Blogs

Fitz Clarke, citizen scientist and a superb photographer, has documented the insects, birds and flowers at the site over the last years. We are privileged to feature many of his photographs in the Blogs section of this website, under the rubric Bringing Nature Home. Go there to see A Visual Smorgasbord of Bugs at the Sparrow Field, A Wasp and a Beetle and Aphids and Mole Crickets meet their Predators: Photos Tell All, and many more entries.

His latest addition is Project Monarch Health, about the ongoing work at the Sparrow Field in collaboration with UGA to study this butterfly.

Monitoring the Purple Martins – May 22

We, (6 volunteers) monitored our 16 gourd rack noting 74 chicks. It took exactly 14 minutes to lower the rack, count the chicks, perform house cleaning if required, and re-raise the structure. Our last time was 15 minutes.

Monitoring of the 16 Sparrow Field Gourds

Here are two images documenting the monitoring of the “Sparrow Field” Purple Martin gourds, 5/1/2011. Read more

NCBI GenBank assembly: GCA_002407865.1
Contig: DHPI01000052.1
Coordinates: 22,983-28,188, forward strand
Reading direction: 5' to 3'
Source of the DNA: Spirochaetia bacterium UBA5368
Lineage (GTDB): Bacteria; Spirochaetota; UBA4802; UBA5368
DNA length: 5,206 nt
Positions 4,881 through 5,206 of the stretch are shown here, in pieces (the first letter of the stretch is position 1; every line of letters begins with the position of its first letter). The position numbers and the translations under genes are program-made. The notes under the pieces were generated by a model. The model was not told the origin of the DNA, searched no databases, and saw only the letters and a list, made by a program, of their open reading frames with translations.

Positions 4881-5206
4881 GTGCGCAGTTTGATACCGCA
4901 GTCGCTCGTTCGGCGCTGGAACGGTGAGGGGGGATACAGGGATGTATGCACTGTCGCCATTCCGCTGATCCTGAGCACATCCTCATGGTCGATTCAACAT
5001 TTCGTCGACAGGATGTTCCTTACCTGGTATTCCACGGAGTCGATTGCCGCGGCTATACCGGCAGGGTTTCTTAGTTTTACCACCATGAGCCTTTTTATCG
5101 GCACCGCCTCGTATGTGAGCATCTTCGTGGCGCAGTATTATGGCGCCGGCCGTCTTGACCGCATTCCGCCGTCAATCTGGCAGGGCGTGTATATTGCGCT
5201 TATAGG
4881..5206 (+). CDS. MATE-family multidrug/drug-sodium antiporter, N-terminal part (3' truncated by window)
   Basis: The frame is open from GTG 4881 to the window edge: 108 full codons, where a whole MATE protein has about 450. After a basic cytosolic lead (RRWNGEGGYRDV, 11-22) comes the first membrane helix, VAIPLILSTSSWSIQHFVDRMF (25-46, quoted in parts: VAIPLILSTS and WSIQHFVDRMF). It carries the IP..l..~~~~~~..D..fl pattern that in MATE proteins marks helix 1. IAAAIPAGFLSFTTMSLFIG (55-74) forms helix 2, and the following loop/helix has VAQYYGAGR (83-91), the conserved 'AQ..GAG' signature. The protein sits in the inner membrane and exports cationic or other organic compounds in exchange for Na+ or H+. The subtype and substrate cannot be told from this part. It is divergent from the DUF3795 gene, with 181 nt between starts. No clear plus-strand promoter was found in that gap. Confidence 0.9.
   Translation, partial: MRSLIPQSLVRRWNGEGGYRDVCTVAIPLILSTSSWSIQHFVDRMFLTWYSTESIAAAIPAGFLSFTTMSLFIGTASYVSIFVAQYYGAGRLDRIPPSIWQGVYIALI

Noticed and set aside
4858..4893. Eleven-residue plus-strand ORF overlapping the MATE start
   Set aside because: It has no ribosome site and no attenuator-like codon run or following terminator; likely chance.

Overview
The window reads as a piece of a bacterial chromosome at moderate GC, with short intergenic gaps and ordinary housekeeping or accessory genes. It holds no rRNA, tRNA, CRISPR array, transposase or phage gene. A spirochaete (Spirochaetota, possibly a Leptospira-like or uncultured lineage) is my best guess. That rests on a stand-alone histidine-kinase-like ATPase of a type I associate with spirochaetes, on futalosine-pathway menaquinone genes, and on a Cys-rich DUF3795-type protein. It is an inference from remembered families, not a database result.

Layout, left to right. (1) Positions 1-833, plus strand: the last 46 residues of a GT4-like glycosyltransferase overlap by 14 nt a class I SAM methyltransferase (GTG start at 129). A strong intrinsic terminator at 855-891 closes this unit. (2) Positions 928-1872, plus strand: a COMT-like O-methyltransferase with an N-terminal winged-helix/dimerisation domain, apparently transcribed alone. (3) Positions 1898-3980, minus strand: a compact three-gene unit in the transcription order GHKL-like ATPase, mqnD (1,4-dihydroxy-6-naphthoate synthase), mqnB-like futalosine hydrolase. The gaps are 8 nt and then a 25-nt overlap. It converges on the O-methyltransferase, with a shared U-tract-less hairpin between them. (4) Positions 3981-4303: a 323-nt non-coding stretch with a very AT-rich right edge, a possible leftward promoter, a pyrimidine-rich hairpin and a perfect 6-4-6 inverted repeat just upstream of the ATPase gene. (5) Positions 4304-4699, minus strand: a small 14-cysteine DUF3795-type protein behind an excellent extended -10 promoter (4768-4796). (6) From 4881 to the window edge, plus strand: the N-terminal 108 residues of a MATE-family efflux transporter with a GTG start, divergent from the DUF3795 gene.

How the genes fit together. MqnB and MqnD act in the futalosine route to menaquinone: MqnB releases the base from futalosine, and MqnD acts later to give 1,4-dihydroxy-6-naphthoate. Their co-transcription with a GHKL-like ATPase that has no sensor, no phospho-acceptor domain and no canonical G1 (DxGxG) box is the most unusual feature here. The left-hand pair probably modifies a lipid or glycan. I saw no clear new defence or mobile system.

A Strong Support System

I wish to share with you a compilation of digital images depicting the metamorphosis of a black Swallowtail butterfly.

I especially am taken with the new revelation ( to me through my 180mm macro camera lens) of just* how extensive is the weaving of the substrate supporting silk matting*, which this Black Swallowtail butterfly attached itself. It has hopefully guaranteed its safety while undergoing a change in the larval anatomy, emerging as a “fresh” new adult butterfly. To those of you who have worked with fiberglass you will appreciate the, apparent, extensive strength of this support matting, adhered to the bark of the limb. Read more

The Butterflies are Out and About!

Hi-the butterflies are beginning to appear in greater numbers, for which I am most pleased. I have enjoyed watching two Black Swallowtail pass through their instar stages to pupate. I have photographed their two chrysalis. One is attached to the Bronze Fennel host-plant and the other on the new growth of a Red Tip I cut and stuck in the ground adjacent to the Fennel in hopes it would serve as a substrate to anchor itself as it pupated. (pretty awesome) Read more

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